Killer Bees Are Literally A Science Experiment Gone Horribly Awry

An Africanized honey bee hive. Image credit: Wikimedia Commons/ktr101.

Human attempts to manipulate the planet, its plants and animals, the atmosphere, or otherwise bending nature for purposes arguably always selfish do not always go according to plan — and the killer bee might be the penultimate evidentiary case-in-point.

Killer bees did not come to exist through a freakish yet naturally-occurring mutation — rather, the deadly insects resulted from an innocuous attempt by scientists to create a higher production honey bee.

Until that experiment took a horrifying turn for the worse.

It began in 1957, in a lab near Rio Claro, Brazil, IFLScience reports, when the Brazilian government commissioned biologist Warwick E. Kerr to improve upon an earlier endeavor seeking to create a bee which would produce larger quantities of honey — an experiment thwarted largely by hot conditions preventing that species’ success.

“The European honey bees just sat in the hammock all day drinking lemonade,” Eric Mussen, Emeritus Extension Apiculturist at UC Davis, told IFLScience. “Not having much experience with animal breeding, he [Dr Kerr] thought that if he could introduce into European honey bees some African genes, the result would be a hybrid that would work better at collecting honey in a tropical setting than the temperate-climate European honey bees.”

The result? Africanized honey bees — known widely by the storied colloquial, “killer bees.”

While initially deemed a success by Kerr and his team — the Africanized bee indeed produced a glut of honey — this new hybrid bee came complete with a decidedly pronounced and equally undesirable trait: the killer instinct to protect the hive at any cost.

“The best known and most sensationalized ‘stock release’ story was about a visiting person who did not like seeing the queens confined behind ‘queen excluder’ screens on the entrances of hive, so the screens were removed,” Mussen continued. “Somewhere near 20 colonies escaped into the wild. Theoretically, that escape led to the complete overwhelming of many places in South and Central America by Africanized honey bees.”

Kerr crossed his fingers the pollinators would not survive for long, or would at least have their aggressive instincts curbed through interbreeding. But that didn’t happen, and these killer bees rapidly overwhelmed South and, later, Central America in the ensuing decades — mating with their tamer European counterparts but retaining the belligerent urge to protect.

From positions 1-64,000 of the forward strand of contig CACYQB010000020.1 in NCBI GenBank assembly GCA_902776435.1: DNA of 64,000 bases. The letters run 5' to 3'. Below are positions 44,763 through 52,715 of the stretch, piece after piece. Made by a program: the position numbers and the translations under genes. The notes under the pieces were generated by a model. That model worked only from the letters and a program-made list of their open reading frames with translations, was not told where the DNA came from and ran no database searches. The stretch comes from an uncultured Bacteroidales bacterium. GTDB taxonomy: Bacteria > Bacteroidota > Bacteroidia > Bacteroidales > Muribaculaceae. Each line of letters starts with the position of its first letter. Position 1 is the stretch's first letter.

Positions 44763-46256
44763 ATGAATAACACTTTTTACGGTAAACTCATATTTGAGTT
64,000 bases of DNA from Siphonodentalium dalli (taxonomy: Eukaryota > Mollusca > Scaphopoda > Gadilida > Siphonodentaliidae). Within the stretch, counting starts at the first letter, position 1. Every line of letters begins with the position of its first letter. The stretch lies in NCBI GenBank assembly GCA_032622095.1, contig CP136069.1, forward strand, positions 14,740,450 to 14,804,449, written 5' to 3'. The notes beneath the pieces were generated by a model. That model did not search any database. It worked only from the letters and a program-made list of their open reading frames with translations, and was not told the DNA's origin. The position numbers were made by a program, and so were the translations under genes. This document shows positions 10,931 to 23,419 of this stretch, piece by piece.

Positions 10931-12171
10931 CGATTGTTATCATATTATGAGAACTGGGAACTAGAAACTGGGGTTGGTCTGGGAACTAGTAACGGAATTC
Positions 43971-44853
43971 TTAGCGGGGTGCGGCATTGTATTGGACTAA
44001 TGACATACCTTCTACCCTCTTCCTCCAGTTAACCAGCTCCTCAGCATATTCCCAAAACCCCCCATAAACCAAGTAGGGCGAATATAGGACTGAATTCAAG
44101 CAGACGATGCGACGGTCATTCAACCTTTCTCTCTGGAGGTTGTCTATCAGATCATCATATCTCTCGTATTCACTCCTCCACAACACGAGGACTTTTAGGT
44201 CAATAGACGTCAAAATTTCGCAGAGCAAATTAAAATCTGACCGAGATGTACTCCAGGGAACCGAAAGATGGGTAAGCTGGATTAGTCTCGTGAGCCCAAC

“By the mid-1980s,” IFLScience notes, “the killer bees made it as far as the US. They can be now be found in many southern US states, including California, Texas, Arizona, Nevada, New Mexico, and Florida.”

Before you panic, understand that misconceptions about Africanized bees, indeed, persist today. In fact, the defense mechanism lending Africanized bees the familiar name, killer, appears to have been lost in translation from the Portuguese for “assassin bees” — so described due to the method in which they invade and dominate European hives, eventually ‘assassinating’ the queen for full control.

Africanized honey bees on a comb. Image credit: Wikimedia Commons/Jonathan Wilkins.

Somewhere along the way, ‘assassin’ morphed into ‘killer’ — and the horror movie-like name stuck.

Additionally, Africanized bee venom, itself, isn’t any more potent than that of an ‘ordinary’ honey bee — but the sting of one insect isn’t how killer bees kill humans.

“The sting of an African honey bee is no worse than for a European honey bee, about 1,000 stings is a fatal dose,” University of Sussex Professor Francis Ratnieks, a bee and animal behavior expert, told IFLScience. “They are more dangerous as they are more likely to defend their colony in numbers. As there can be 10,000 bees or more in a colony, a fatal dose can occur.”

Swarming when provoked, the repeated stings from masses of Africanized bees can and has proven deadly to no less than 400 people around the globe — including a sizable number of victims inside the United States.

One recent study observed Kerr’s hopes assassin bees aggressively overprotective defense mechanisms would be naturally diluted through mating with their less hostile brethren might finally be coming to fruition.

In the Africanized honey bee’s two-decade stint in Puerto Rico, aggression as a species as calmed considerably — scientists found in 2012 killer bees located in the island nation are only about as combative as European honey bees.

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